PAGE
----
How to increase profits and have more success in your business


Do you have a tendency to maintain things in your business too long? Maybe it’s your team, staff or employees, maybe the program is no longer profitable. Adhering to things because they are familiar or because it is comfortable to block your business to the next level.

You must resist the desire to maintain things that are longer than they should. It’s easy to get into the routine and to start doing things like you do to do it, because it’s the way you always do it … Not because you are aware and conscious and make rights. Decisions for your business or your life, or even because you see your business number, return on investment or other numbers to see what they say to you.

A very wise mentor once said, “If you rent slowly, and shoot quickly it’s a good thing.”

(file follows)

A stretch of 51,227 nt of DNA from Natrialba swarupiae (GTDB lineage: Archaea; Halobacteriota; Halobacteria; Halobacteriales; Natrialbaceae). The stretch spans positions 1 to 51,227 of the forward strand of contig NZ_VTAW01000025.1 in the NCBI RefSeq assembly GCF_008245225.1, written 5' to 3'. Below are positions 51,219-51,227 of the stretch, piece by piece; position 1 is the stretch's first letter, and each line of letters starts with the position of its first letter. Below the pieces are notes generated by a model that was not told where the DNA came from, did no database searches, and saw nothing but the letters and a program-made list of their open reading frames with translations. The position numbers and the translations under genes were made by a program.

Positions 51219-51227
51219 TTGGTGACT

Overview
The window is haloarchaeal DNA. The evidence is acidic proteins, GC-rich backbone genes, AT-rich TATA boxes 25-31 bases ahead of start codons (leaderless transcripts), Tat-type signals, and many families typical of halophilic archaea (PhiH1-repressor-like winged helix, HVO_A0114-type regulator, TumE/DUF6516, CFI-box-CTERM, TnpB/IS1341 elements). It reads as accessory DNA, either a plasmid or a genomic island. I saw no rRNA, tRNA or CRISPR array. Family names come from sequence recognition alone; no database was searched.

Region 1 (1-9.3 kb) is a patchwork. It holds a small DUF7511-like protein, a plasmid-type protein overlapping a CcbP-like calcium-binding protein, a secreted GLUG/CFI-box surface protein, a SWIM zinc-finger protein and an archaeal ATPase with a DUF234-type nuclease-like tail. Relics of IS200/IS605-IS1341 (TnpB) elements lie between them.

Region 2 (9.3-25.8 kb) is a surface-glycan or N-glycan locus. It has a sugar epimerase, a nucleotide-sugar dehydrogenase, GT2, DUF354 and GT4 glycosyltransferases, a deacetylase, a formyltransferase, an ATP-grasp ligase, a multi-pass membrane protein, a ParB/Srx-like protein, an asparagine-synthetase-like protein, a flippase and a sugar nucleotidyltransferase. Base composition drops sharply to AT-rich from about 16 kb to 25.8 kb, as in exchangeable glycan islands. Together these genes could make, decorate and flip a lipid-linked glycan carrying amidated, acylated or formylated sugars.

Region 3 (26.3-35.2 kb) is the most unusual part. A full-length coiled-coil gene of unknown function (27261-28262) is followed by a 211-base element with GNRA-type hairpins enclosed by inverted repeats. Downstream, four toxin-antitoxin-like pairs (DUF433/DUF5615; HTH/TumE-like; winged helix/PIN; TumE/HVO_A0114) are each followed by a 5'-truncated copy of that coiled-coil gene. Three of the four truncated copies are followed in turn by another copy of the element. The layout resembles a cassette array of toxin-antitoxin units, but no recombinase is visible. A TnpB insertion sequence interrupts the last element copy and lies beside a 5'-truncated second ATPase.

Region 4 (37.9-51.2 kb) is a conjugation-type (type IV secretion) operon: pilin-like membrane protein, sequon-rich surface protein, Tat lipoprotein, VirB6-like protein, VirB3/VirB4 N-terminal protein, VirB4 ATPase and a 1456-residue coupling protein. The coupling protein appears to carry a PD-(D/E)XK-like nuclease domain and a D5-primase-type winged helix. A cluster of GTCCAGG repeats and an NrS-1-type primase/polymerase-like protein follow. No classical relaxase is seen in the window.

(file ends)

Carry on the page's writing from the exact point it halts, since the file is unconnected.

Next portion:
In some cases it is true, and if you apply the principle to the picture of your greater business, it really makes sense. Make decisions in your business smartly and quickly, and then execute them. Then evaluate these decisions to determine whether they work or if not.

If they don’t work, then tweak them and test again. The success of your business is really about testing and measurements, and determining the things that function. If you do something that works, do it more, no less than that.

Many business owners have a tendency to stop doing things that work, and hold on to the things they always do, instead of releasing things that are not profitable anymore. You can easily get stuck in what habits are comfortable in your business (and in your life too).

Changes can sometimes be uncomfortable, but you have to move your business forward with profitable programs and services, even if it’s not always doing. Stay with things that put you at the forefront of your industry, things that don’t even do other people or haven’t risen.

What analysis happens to your business, and make sure you are at the spearhead. Don’t hold on to old things just because it’s familiar and comfortable.

Olson Mig
the authorOlson Mig